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This is not an easy time to be an energy investor. However, it's important to remember that markets don't go straight up and that current challenges often present unique opportunities.

With energy stocks continuing to feel the seasonal pressure of lower energy prices and concerns over the economy, the temptation for many is to sell now and ask questions later.

While it is very difficult to catch a falling knife, the near-panic in many of the energy names suggests to me that we are getting very close to support from where many of these names will base and begin the next leg up.

Determining the "capitulation point" is more art than science, and admittedly, it is as much a gut feel as anything else. However, when most investors seem overly negative on the space and few are interested in writing a buy ticket, its time to start seriously thinking about new positions in the space. The negativity was summed up best by this moan from one portfolio manager on Thursday: "I feel like I lost my entire year in one day today."

It's important to remember, however, that inflection points are hard to pinpoint, and trading around those points can be very volatile. To help you determine where we are in this process, here are three variables to consider in the oil patch.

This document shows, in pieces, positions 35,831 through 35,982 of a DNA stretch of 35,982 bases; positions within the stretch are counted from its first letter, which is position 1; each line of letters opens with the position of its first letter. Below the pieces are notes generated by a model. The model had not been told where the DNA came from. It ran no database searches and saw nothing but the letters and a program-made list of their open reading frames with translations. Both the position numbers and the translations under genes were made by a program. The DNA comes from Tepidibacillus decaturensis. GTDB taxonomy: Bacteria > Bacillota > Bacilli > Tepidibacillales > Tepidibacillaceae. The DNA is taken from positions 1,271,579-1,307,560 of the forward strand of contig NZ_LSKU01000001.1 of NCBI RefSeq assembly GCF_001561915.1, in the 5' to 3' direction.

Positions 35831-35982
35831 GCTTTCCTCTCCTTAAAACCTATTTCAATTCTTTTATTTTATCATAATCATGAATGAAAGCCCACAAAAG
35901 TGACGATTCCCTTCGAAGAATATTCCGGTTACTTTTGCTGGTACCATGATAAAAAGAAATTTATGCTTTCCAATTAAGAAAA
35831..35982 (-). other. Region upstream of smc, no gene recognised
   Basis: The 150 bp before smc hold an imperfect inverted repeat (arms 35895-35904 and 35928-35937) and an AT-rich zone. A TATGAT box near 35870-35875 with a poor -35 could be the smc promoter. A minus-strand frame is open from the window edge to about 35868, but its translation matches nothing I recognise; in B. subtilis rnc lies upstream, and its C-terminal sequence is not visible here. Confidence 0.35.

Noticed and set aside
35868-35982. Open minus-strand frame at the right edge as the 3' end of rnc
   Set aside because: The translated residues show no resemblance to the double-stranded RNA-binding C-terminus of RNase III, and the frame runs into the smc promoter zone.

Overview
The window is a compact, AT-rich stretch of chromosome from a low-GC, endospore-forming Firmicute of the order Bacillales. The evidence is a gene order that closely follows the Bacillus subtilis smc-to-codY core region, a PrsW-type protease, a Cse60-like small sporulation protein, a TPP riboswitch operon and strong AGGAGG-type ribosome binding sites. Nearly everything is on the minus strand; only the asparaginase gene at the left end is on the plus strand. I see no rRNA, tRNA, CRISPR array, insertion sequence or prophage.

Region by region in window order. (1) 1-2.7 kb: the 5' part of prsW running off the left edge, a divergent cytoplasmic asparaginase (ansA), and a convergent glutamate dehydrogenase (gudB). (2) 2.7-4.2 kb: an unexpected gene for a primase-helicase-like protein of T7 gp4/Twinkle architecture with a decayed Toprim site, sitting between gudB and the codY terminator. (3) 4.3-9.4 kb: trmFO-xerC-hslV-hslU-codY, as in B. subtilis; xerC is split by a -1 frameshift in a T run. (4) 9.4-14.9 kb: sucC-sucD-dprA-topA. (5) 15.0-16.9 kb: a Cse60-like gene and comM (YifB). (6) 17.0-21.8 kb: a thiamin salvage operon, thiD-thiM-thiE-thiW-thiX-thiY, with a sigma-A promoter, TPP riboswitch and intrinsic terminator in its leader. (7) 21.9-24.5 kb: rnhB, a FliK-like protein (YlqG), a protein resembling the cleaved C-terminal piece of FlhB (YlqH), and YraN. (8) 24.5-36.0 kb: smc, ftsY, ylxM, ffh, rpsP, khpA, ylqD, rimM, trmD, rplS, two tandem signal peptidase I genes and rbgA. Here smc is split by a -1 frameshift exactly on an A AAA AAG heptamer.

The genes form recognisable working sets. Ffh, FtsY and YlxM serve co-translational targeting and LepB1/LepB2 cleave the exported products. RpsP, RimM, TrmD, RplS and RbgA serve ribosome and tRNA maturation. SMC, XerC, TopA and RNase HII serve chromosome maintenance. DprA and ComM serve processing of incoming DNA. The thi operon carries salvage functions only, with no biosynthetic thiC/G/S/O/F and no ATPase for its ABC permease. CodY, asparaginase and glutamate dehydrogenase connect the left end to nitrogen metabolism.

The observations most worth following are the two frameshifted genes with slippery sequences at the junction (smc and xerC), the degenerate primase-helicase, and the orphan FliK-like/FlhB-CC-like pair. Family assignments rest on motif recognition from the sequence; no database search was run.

Clearly, commodity prices are most important, as they will set the tone for earnings expectations and signal investor sentiment about the economy. I continue to believe we settle in the mid-$40s in crude oil and the $6 range for natural gas. When the volatility settles down and prices settle in, it should once again become clear that those commodity price levels provide plenty of earnings power for both exploration and energy service companies.

In the next couple of weeks -- as multiples compress and earnings creep higher -- analysts will begin to upgrade the group, largely on valuation. While upgrades alone will not necessarily move the stocks, upgrades in an improving market should help to push energy stocks higher. In my view we are very close to levels where a host of brokerage houses (you always want to be first!) begin to upgrade many of these names.

With growing piles of cash, look for energy companies to start announcing and executing stock buybacks. From majors like

Exxon Mobil





to the service names like



, all are likely to make investments in themselves at these prices. And, history suggests that once a leader in the space makes a move, others are likely to follow.

If oil stays at $45 and natural gas stays around $6, the coming days and weeks may well present a solid opportunity for oil and gas investors.

Finally, use your weekends wisely. I always find it good to clear your head on a Saturday -- forget about the markets and do something with your family or to relax. Spend Sunday morning and early afternoon again doing things away from the market, and then spend a couple of hours in the evening preparing your mind for Monday's open. You'll be fresh and have a new perspective on how to tackle the coming week.

At time of publication, Edmonds was long Exxon Mobil, although holdings can change at any time.

Christopher S. Edmonds is partner and director of research at Pritchard Capital Partners, a New Orleans energy investment firm. He is based in Atlanta. Under no circumstances does the information in this column represent a recommendation to buy or sell stocks. While Edmonds cannot provide investment advice or recommendations, he welcomes your feedback and invites you to send it to